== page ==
Analysing and cleaning up the code, I was able to figure out and reproduce the functionality.
The key has some of its bytes replaced with some bytes from the mac address of the smart power plug. This is done in the following manner:
- The 15th byte of the key is replaced with the 6th byte of the mac address
- The 16th byte of the key is replaced with the 7th byte of the mac address
- The 19th byte of the key is replaced with the 8th byte of the mac address
- The 20th byte of the key is replaced with the 9th byte of the mac address
- The 21st byte of the key is replaced with the 10th byte of the mac address
- The 22nd byte of the key is replaced with the 11th byte of the mac address
The md5sum is then calculated to create the final key.
In summary, this is how the smart power plug specific key is generated:
- cmd_string_parse() removes hyphens from the mac address.
- generateKey1FromString() and generateKey2FromString() are used to produce the key: w5%45j!a,~j33in3lea^~rw2]ryxes8y.
- getKeyFromMethod2() bitwise ORs the first 8 bytes of the key with the device name/password.
- dealKeyFromMethod2() replaces some bytes of the key with some bytes of the mac address, the md5sum of the result is the final device specific key.
I tested this against more than one smart power plug with successful decryptions.
Now we have all we need to control any plug:
- The smart power plug’s mac address
- The smart power plug’s password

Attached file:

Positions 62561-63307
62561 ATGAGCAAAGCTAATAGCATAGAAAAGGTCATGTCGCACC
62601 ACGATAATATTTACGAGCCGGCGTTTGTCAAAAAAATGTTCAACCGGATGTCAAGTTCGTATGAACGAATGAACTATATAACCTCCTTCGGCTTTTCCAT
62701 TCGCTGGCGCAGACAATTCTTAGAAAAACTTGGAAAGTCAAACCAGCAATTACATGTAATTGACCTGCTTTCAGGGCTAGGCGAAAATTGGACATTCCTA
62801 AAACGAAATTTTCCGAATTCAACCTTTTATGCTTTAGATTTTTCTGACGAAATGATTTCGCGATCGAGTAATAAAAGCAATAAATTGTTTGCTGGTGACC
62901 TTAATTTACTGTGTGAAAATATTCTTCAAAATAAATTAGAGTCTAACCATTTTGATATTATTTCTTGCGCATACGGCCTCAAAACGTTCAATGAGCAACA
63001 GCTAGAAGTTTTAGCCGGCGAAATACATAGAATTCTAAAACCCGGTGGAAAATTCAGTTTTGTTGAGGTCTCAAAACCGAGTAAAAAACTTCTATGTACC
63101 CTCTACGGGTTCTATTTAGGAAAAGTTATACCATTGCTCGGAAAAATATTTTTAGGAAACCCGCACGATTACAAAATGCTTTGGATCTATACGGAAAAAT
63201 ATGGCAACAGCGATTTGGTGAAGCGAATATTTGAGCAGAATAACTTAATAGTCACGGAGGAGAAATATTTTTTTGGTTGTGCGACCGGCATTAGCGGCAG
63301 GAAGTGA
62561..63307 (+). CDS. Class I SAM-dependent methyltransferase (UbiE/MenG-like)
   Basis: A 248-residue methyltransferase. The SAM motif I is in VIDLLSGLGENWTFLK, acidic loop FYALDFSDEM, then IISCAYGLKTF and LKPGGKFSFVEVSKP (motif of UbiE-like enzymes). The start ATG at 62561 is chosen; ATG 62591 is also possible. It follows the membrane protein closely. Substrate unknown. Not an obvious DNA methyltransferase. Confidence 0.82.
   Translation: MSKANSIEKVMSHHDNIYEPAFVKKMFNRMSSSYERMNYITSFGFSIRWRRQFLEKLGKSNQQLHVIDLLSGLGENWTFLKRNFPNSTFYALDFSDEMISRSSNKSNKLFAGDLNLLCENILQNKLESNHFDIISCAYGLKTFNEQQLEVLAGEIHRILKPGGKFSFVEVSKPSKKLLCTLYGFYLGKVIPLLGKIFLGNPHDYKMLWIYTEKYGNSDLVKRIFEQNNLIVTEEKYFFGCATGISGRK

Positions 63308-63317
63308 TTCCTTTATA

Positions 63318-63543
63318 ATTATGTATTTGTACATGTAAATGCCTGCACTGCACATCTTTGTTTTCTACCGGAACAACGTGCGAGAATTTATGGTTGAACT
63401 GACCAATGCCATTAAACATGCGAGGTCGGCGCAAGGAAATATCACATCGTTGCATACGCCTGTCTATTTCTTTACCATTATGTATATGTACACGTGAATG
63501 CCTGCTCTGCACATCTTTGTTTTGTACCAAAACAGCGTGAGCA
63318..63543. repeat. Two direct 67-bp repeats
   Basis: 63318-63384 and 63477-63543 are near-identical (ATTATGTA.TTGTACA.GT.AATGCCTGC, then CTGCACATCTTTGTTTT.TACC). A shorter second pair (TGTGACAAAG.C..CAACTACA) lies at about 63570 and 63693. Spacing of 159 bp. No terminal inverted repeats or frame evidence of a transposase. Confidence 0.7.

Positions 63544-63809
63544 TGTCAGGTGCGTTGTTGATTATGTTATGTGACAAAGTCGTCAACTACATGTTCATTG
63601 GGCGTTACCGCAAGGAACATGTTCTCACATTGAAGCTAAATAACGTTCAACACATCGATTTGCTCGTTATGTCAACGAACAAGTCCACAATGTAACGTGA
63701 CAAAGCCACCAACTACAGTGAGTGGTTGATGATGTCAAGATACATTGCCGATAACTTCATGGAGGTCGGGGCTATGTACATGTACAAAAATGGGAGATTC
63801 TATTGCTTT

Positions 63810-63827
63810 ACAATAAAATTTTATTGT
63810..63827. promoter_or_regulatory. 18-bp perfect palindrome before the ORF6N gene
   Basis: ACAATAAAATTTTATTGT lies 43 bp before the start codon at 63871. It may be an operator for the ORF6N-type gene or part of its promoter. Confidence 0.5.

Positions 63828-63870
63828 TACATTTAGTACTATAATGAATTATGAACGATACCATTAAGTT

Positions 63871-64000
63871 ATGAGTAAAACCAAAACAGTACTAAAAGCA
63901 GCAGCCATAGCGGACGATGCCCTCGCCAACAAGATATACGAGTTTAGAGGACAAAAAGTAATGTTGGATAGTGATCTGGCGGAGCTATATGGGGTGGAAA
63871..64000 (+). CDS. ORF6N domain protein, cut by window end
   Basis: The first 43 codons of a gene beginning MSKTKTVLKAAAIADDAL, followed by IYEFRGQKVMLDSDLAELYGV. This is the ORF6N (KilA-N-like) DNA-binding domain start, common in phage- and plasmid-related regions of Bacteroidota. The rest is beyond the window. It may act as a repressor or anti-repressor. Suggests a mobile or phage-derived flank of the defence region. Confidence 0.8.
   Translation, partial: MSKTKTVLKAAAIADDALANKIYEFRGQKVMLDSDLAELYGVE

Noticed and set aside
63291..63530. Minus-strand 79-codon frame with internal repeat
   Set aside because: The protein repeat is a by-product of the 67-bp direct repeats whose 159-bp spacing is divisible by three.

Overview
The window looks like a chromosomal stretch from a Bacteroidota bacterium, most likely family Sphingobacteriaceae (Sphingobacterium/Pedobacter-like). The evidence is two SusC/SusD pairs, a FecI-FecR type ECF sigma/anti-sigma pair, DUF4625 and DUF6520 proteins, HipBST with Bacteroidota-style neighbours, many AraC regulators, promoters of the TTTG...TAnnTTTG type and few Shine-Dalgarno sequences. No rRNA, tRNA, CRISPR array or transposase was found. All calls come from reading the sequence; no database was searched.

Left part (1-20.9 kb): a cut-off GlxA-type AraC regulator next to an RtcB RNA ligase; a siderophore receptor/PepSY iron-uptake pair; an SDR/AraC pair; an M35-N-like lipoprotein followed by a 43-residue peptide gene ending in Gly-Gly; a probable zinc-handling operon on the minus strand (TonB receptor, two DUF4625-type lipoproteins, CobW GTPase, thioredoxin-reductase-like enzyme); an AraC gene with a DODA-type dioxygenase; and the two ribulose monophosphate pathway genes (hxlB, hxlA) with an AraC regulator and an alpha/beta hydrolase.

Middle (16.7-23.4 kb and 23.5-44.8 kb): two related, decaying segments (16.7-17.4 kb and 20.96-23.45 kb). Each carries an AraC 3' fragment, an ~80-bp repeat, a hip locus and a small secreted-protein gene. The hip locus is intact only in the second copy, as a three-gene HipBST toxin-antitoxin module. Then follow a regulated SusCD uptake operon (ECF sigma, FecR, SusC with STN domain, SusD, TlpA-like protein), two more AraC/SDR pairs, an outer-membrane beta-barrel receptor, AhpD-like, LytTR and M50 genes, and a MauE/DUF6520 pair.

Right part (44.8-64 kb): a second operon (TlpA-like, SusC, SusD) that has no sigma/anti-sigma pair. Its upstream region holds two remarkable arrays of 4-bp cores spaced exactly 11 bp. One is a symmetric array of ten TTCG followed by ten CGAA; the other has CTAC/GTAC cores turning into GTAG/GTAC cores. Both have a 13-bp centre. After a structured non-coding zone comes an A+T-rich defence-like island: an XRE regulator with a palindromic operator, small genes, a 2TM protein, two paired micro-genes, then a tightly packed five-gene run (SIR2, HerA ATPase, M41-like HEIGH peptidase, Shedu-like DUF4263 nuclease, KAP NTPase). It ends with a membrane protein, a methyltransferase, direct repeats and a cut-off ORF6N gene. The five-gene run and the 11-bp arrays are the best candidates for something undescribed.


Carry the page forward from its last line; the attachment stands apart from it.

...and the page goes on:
- The two encryption keys (one device specific and the other common to all smart power plugs)
With these details, we can use an xmpp client like pidgin to connect to the xmpp server (ikonkek2.com) using the username “phone macaddress”firstname.lastname@example.org.
Next we generate the smart plug specific encryption key.
We then use this key to encrypt either the open”timestamp” or close”timestamp” part of our command.
Finally we encrypt the full message using the common encryption key.
We will add the prefix encryption: to our encrypted message and send it to the device’s username “device email@example.com” over xmpp.
Note: The xmpp’s user passwords are just the same as the usernames.
I automated the whole process of key generation, message formatting and encryption to output the message to be sent:
Next I just copy the message and send it using pidgin:
And there we have it! We can now control the plug remotely even when it’s behind a NAT network.
The frida scripts and exploit code can be found here.
In the final part, we will explore how this can be abused on a mass scale.